Ag Policy Blog

GOP Senator Points to Prior Border-Wall Votes by Democrats

Chris Clayton
By  Chris Clayton , DTN Ag Policy Editor
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Farmworkers protest in 2013 during a rally calling on Congress to pass comprehensive immigration reform. The bill that passed the Senate had funding for 700 miles of a border barrier, but the bill never came up for a vote in the House. (DTN file photo)

Leading into President Donald Trump's speech Tuesday night, Sen. Charles Grassley made the argument that most Democrats had supported similar border-wall funding under former President George W. Bush and Barack Obama.

I asked Grassley onTuesday morning if he is in lockstep with President Donald Trump on the need to fund a wall.

"Well, I think it's pretty clear when you listen to the Border Patrol how fences and walls are really needed for them to do their work and to enforce the law of United States. It's pretty clear," Grassley said. "Then common sense tells me than one person wants $6 billion and other people have already said an agreed to and voted for $1.6 billion, that there's a compromise there somewhere around $3 billion, and it's quite obvious the people who say the wall is immoral, you've heard Pelosi say that, that it wasn't immoral when she and Congress voted for it in 2006-07, whenever that passes and there were 650 miles of it."

In 2006, Congress passed and President George W. Bush signed the Secure Fence Act, which passed the Senate with a vote of 80-19. Among Democrats voting for it were former President Barack Obama, then an Illinois senator, and Sen. Chuck Schumer, D-NY.…

In the House, though, 64 Democrats backed the bill, but 131 Democrats voted against it, including Rep. Nancy Pelosi and Rep. Steny Hoyer, the current speaker and majority leader.…

Pelosi has called the wall "immoral" but Grassley inaccurately claimed she supported a wall. "Then how all of a sudden can that be immoral without saying, 'I made a great big mistake back there in 2006. I shouldn't have voted for that wall, but I don't hear that."

Grassley's staff also responded that S. 744, the 2013 immigration bill, would have created 700 miles of wall funding. That bill was supported by 68 senators, including every Democrat. But 32 Republicans opposed the bill, considered a comprehensive immigration bill, including Grassley. That bill never came up for a vote in the House.

Grassley said Democrats in the past had backed spending $25 billion on border security in S. 744. "A lot of Democrats voted for $25 billion, so what's wrong with $6 billion now or what's wrong with $3 billion now, or they seem like they even are backing off $1.6 billion," he said.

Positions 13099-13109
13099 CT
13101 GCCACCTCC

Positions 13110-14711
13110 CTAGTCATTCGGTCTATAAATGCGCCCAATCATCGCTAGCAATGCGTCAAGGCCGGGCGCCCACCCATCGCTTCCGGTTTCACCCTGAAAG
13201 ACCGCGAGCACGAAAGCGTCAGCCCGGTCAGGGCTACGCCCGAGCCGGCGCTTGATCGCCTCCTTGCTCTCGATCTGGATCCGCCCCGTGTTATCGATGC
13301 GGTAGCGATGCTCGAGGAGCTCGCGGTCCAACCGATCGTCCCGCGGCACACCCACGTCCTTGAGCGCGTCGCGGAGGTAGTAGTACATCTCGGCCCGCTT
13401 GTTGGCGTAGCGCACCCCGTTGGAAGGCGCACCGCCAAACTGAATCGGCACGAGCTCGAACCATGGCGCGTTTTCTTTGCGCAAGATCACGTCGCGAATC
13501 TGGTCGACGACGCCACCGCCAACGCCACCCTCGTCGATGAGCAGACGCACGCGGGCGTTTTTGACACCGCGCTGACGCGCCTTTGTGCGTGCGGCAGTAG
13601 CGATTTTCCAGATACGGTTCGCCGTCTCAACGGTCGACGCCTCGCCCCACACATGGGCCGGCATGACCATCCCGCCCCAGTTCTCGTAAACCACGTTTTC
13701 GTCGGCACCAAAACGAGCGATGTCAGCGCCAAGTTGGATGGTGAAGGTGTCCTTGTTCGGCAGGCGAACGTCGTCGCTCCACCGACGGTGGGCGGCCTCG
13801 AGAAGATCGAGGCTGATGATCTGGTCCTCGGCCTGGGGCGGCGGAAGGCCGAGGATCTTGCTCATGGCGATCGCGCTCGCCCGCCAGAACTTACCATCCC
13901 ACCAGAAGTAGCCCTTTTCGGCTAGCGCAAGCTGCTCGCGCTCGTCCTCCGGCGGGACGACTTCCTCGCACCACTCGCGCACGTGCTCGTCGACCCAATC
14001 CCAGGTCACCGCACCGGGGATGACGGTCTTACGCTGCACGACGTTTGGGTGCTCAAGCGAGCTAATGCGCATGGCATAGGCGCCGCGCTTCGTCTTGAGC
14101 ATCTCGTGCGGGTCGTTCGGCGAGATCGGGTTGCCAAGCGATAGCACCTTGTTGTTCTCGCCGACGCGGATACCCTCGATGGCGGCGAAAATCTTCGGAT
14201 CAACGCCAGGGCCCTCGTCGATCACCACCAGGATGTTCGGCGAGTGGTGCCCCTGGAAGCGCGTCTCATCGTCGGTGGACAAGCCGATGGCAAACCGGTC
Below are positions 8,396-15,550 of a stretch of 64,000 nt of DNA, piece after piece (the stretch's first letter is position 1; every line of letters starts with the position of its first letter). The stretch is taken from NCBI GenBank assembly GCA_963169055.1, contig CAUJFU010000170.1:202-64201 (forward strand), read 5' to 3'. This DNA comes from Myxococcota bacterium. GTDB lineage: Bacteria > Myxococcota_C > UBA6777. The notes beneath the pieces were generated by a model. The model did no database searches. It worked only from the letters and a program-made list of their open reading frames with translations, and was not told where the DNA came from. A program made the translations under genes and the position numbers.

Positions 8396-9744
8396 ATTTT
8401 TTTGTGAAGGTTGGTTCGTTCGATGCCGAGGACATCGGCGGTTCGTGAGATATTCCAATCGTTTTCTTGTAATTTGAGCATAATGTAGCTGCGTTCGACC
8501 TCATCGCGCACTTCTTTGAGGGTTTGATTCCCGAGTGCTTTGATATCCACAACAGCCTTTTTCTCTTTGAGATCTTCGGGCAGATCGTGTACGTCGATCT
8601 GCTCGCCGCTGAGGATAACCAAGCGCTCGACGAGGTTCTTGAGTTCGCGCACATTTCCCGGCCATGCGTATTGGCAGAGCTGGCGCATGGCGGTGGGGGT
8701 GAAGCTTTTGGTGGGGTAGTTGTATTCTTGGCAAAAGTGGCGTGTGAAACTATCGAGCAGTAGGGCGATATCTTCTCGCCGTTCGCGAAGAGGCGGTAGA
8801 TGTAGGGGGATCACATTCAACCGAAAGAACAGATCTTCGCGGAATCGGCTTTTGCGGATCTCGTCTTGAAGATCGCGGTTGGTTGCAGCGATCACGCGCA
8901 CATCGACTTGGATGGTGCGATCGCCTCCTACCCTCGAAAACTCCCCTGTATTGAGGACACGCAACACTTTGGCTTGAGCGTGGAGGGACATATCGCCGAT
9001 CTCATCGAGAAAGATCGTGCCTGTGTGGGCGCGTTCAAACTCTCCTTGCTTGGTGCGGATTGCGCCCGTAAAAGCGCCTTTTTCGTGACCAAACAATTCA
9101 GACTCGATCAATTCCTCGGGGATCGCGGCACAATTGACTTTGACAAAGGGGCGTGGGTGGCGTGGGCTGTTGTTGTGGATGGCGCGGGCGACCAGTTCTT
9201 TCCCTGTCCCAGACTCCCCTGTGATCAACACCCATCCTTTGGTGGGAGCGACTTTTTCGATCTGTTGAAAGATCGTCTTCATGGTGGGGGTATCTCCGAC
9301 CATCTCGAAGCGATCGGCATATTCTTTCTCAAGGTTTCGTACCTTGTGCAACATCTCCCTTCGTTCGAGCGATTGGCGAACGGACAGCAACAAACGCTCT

Grassley added, "The people who are negotiating there now have voted for it, so I'm preaching a little bit for it here."

Grassley added that negotiations should include some resolution Democrats want to the young immigrants in the Deferred Action for Childhood Arrivals (DACA) program created by the Obama Administration.

"We all support what Democrats support --- doing something for the DACA kids/ Well let's do something for the DACA kids as part of the compromise," Grassley said.

Pointing to past votes, Agriculture Secretary Sonny Perdue later reiterated a similar theme late Tuesday in a press conference over SNAP funding. Perdue called on Congress to agree on appropriations and get a bill to President Donald Trump that he will sign. "The president has been quite clear about what he expects to see in an appropriations package that will end this government shutdown. Border security and a effective physical barrier along our southern border are commitments he has made to the American people and he has been steadfast in those promises." Perdue added, "Many members of Congress who are now opposing such funding have supported it in the past when someone else was president. And I would hope and believe they should support it again."

Bites and bits

Looking at other areas of the federal government, Grassley also said it is too early to know whether the shutdown will affect the rulemaking for year-round E-15 at EPA, but Grassley noted the agency will need a 60-day comment period for the rule, so the sooner the agency can work on it, the better.

"We have to make sure the government shutdown doesn't slow that up because there is a 60-day time period for comments," Grassley said. "And I've had EPA give me a commitment that this rule is a priority and EPA plans on getting it done by the June 1 deadline."

Grassley will meet with EU's Trade Commissioner Cecilia Malmstrom this week and his main message will be to convey that agriculture must be part of any U.S.-EU trade deal if it has any expectation of passing Congress.

To champion biotechnology, Grassley said he will pull two bags of corn and soybeans out of his office closet and explain to Malmstrom how Iowa farmers test the moisture content of corn and soybeans. Then Grassley will chew on the corn and soybeans, and tell Malmstrom he's been doing that for 25 years with biotech seeds.

"I'm kind of a laboratory for the European community to know these are a safe product that they should be allowing them into their country," Grassley said.

Chris Clayton can be reached at

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